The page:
How Western Pennsylvania Congressmen Voted In Thursday's Impeachment Resolution
The U.S. House voted on a resolution Thursday that formally begins an impeachment inquiry against President Trump, and western Pennsylvania congressmen -- like those almost everywhere else in the country -- voted along party lines.
The resolution authorizes House Intelligence Committee Chairman Adam Schiff to hold public hearings, and permits the president's lawyers to question witnesses. The Intel committee will then give its findings to the House Judiciary Committee, which will decide whether to introduce articles of impeachment.
“The impeachment inquiry so far has uncovered substantial evidence that the President abused the power of his office, undermined our democracy, and endangered our national security,” U.S. Rep. Mike Doyle (D-18) said in a statement after voting yes. “I voted in favor of the resolution establishing ground rules for the next stages of the impeachment inquiry. I believe my Constitutional duty requires nothing less.”
U.S. Rep. Conor Lamb (D-17) also voted for the resolution, but offered a more moderate take on the proceedings, focusing on the importance of establishing rules when outlining the inquiry’s procedures.
“I believe everyone benefits from clear rules, so I voted yes,” Lamb said in a statement. “I have not made any decision about impeachment, nor will I until all the evidence is in. I do believe that Russia is a major threat to the United States in Ukraine and around the world, and our oath requires us to put our country first, always.”
Lamb, who represents the moderate 17th Congressional District, has always been cautious when weighing in on the issue. He waited to back an impeachment inquiry until late September, long after a majority of House members signed on to an inquiry. Even so, he can expect criticism from the GOP, who has targeted his seat. Republican Sean Parnell, who declared his candidacy for the seat last night, accused Lamb of joining in a "sham impeachment," and in a tweet posted outside Lamb's district office warned, "Your time is limited."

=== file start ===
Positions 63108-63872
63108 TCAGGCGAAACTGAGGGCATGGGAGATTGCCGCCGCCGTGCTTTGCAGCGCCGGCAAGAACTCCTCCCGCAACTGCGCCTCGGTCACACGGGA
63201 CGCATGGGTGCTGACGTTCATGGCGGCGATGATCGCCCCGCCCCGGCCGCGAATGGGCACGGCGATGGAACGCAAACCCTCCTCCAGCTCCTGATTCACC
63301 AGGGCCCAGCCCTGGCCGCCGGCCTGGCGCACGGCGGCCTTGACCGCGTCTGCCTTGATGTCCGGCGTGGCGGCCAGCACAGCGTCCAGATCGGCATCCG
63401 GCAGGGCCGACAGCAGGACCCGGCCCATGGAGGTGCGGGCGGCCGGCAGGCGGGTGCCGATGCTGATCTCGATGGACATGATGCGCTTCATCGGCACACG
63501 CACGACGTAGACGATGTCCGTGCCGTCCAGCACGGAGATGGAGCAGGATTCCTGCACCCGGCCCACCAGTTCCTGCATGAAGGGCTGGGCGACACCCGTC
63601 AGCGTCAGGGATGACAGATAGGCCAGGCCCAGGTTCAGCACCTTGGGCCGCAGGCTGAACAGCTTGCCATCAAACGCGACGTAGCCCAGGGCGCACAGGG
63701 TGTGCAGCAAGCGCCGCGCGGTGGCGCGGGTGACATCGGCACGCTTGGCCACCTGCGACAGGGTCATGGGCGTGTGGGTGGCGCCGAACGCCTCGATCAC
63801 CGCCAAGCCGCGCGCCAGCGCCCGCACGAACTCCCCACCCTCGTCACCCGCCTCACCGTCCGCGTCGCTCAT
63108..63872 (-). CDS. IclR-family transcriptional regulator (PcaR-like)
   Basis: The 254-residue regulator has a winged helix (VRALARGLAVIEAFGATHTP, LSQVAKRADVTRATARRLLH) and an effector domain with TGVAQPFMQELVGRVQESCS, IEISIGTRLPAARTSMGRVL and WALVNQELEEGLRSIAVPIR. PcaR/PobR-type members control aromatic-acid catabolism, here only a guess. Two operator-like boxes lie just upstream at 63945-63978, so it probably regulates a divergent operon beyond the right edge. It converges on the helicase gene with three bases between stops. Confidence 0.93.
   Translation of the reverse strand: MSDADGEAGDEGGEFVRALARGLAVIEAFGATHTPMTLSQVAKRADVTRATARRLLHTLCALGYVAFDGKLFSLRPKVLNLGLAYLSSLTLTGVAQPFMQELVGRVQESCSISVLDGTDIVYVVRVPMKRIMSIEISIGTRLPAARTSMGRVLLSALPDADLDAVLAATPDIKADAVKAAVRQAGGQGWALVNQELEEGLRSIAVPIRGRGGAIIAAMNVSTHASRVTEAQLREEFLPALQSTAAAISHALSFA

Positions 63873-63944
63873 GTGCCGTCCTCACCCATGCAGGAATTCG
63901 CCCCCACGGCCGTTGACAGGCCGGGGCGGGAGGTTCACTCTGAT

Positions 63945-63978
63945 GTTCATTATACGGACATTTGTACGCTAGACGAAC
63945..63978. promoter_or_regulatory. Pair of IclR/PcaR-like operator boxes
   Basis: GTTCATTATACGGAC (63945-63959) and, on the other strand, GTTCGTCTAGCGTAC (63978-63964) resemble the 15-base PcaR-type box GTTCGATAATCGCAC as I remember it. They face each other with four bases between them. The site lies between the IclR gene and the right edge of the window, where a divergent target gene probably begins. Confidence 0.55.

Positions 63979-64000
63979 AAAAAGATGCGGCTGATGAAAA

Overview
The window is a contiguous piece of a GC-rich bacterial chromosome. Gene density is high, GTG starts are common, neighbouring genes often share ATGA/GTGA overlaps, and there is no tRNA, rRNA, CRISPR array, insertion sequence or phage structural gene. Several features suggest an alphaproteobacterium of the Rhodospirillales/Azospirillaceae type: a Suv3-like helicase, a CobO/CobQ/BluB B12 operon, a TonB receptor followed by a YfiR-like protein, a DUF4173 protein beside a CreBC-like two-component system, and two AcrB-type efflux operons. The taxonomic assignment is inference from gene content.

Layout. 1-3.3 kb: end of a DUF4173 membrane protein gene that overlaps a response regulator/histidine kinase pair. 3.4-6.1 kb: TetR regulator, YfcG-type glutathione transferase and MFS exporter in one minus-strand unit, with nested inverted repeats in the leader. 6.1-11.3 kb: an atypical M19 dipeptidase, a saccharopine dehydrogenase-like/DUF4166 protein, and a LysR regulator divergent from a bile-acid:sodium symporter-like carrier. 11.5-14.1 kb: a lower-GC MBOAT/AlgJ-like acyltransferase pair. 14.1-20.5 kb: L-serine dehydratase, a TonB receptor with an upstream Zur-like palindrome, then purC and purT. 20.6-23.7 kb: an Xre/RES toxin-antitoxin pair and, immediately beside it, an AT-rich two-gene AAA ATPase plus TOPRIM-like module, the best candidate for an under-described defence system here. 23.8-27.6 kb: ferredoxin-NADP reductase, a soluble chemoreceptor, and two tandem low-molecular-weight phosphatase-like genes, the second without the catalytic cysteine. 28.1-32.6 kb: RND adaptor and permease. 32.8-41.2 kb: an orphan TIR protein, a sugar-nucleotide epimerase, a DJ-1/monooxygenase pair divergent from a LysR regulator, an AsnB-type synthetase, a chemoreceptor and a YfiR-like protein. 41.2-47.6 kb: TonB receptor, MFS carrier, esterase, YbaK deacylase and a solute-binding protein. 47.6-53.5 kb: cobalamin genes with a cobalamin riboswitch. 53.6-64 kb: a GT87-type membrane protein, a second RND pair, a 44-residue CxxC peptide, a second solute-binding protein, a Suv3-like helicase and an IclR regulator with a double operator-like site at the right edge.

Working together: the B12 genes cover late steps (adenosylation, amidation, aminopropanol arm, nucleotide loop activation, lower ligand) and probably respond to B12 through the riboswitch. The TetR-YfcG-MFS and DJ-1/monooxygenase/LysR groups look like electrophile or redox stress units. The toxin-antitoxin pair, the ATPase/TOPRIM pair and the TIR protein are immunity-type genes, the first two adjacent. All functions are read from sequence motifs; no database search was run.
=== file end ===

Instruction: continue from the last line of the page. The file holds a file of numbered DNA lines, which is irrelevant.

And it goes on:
There’s nothing in House rules or the Constitution that requires the House to formally vote on opening an impeachment inquiry. Thursday’s vote does weaken a Republican talking point which said the Democrat-led inquiry wasn’t following House rules -- though Republicans sounded unmoved.
“In voting for the impeachment resolution today, Speaker Pelosi and House Democrats admitted that their impeachment inquiry into President Trump was illegitimate,” said U.S. Rep. Guy Reschenthaler (R-14). The new resolution, he said, “empowers [Intelligence Committee Chairman Adam] Schiff, who has repeatedly lied to the American people, to continue to lock the public out of his secret meetings until he has enough cherry-picked details to fill a biased report.”
Reschenthaler is a member of the House Judiciary Committee, which following Thursday’s resolution, which will ultimately determine whether to introduce articles of impeachment.
The resolution does permit continued closed-door interviews with witnesses, but it will also open up public hearings in the inquiry. In a statement announcing the resolution, Schiff and other Democratic committee leaders said that the House "has collected extensive evidence and testimony, and soon the Ameircan people will hear from witnesses in an open setting. ... [T]he next phase will mve from closed depositions to open hearings where the American people will learn firsthand about the President's misconduct."
Even so, U.S. Rep. Mike Kelly (R-16) echoed Reschenthaler’s disdain for Schiff and the inquiry.
“After more than a month of Adam Schiff’s secret hearings and selective leaking, the Do-Nothing-Democrats caved to pressure and tried to legitimize the unfair, hyper-partisan inquiry that is already underway,” Kelly said in a statement. “This resolution is a mirage – an attempt to create the perception of fairness, transparency, and due process."
Democratic leadership have yet to lay out a timeline for next steps, but have indicated they’d like to complete proceedings by the end of the year.